By now, I’m probably starting to sound like a broken record to most of my clients, but it’s extremely justified…. The power of a strong booty is actually a ‘thing’!

Plus, there’s also a growing epidemic happening right now all over the world. Women

are rebelling against being “skinny”. What women (and some men) want are stronger, better glutes. But there is a problem… Unfortunately, “conventional” leg training doesn’t automatically lead to optimal glute activation. Many favourite compound movements (squats, deadlifts, and lunges) won’t get you the booty you want. Yes, they will help, but what ends up happening is that your legs grow, not your glutes. So let’s embrace this aesthetic desire that society has constructed, and turn it into a positive, functional adaptation that will go a long way to preventing a myriad of injuries.

One of the main reasons why people exercises is to improve overall appearance, right? When someone works out for aesthetic purposes they usually focus on one or two body parts during a workout, but rarely is there a day targeting the glutes. There is a day for arms. A day for chest. A day for abs. But never a day for glutes, just ‘lower body’ or ‘legs’.

If you stop to think about it, glutes are rarely trained intentionally. Is it because they are too difficult to isolate? Or are there not enough exercises to do for the glutes? If you want bigger, stronger glutes, wouldn’t it make sense to train glutes, the biggest and strongest muscle in the body, on their own? Squats and deadlifts aren’t the best exercises for building bigger, stronger glutes for a few reasons. To be able to complete these compound movements effectively, we require a certain amount of ankle and hip ROM. These 2 areas are very commonly restricted in most people, due to our sedentary jobs (prolonged sitting) or sitting whilst watching TV etc. Due to these functional limitations, our bodies are great at compensating, and generally recruit accessory muscles to help the big prime mover do the work of squatting. What we end up with is overactive hip flexors, calves and lower backs, which lead to muscle and joint pain.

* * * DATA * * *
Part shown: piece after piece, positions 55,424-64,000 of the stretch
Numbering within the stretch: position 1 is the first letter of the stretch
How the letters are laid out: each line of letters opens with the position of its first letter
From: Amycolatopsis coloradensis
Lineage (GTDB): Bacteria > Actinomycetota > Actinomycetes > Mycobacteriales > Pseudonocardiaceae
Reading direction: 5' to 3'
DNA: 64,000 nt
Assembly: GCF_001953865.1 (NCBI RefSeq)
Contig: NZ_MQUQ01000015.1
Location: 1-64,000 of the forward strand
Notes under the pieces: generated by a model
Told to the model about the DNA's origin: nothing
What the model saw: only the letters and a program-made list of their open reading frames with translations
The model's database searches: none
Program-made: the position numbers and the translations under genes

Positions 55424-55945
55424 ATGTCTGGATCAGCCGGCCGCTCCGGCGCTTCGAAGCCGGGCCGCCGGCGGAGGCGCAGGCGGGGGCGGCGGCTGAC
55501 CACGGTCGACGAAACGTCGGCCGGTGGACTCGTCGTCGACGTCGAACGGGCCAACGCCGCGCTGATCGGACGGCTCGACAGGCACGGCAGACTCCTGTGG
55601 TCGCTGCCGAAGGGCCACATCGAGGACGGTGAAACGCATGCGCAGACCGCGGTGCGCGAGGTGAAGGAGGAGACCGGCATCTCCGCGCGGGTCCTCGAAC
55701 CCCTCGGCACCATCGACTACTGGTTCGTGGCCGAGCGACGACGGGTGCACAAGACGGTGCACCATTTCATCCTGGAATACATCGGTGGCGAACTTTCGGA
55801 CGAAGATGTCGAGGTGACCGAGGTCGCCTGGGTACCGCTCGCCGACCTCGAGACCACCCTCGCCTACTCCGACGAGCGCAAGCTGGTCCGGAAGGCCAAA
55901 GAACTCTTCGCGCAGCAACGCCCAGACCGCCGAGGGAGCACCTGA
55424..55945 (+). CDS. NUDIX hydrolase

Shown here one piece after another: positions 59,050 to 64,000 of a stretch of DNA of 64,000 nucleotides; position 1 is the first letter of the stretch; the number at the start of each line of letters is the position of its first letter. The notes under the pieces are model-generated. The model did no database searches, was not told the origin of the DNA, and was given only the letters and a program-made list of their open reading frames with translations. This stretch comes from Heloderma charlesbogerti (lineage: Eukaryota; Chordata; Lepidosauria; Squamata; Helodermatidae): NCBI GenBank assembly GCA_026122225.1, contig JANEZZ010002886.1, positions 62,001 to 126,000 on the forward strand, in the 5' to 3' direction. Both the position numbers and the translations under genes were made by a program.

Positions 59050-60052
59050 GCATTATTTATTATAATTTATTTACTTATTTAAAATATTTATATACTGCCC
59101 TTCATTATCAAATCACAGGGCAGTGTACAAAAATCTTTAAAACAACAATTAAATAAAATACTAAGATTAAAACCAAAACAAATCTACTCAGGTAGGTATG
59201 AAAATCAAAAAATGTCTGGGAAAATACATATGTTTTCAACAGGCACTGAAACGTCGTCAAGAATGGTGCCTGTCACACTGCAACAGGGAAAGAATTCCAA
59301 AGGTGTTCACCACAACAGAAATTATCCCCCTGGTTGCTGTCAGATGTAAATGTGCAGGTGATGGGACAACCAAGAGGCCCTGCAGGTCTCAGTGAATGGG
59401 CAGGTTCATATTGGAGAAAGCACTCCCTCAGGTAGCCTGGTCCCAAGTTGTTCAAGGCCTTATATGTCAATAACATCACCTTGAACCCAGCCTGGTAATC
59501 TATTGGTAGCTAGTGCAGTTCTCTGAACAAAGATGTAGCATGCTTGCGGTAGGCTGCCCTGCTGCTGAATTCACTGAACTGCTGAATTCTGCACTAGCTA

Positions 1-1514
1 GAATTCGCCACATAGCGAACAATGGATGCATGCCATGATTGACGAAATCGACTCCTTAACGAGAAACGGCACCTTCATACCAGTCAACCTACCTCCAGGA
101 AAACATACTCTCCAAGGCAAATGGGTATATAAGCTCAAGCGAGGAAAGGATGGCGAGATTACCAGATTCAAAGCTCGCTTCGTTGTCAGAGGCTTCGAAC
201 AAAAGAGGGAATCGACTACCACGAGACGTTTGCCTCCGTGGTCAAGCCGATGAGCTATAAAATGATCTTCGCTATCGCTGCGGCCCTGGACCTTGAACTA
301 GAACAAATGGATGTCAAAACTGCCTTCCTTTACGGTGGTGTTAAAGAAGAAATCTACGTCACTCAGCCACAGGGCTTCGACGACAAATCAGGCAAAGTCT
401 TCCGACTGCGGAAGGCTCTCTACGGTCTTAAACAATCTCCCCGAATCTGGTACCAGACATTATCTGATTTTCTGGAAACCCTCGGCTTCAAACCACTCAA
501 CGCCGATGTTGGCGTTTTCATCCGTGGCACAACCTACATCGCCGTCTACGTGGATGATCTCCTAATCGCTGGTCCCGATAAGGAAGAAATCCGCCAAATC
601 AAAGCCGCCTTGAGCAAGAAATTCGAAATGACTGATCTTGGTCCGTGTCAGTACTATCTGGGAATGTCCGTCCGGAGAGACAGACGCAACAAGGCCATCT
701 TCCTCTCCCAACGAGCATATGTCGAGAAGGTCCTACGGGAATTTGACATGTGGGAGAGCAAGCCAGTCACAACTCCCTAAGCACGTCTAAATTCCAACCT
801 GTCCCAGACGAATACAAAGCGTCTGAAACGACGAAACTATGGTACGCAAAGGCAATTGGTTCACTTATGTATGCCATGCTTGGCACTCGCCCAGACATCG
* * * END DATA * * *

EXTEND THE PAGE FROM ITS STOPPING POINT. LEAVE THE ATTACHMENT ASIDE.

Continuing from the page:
Below are a few exercises that will facilitate optimal glute muscle recruitment:


Hip thrust start image

Hip thrust finish image


Glute bridge start image

Glute bridge finish image


Side plank start

Side plank finish image


Side plnak start image

Side plank 3 image

Side plank 4 finish

The best way to promote compliance with any form of physical exercise is to maintain good movement patterns. This will allow people to not only enjoy the exercises that they’re doing, but it allows them to do them properly. The hardest thing we have as a society is slowing down. Whether it be at work, at home, or at the gym. We need to keep up appearances, and get on with things. But what if we actually took the time to slow down and listen to our body, through the small niggles we develop? These are warning signs, that something is not functioning how it should, and we need to do something about it. Yes rehab (or prehab) isn’t glamorous, but if we took time to trust the process, more people would be exercising efficiently, and maintain activity over a length of time… And if we can build and maintain a strong booty as part of an injury prevention program, that’s a bonus, right?!

At Movement Theory, our passion is identifying imbalances within the body that may be contributing to these faulty movement patterns. For more information, please do not hesitate to get in touch with one of our therapists for a comprehensive assessment.

Categories: Lifestyle

2 thoughts on “The power of a strong booty – It’s actually a thing!”

Hypnotherapy · March 18, 2018 at 5:59 pm

Good evening. Thanks a lot! Excellent article.

Joaquin Loggin · March 21, 2018 at 4:52 pm

Thank you so much for the great article, it was fluent and to the point. Cheers.

Comments are closed.

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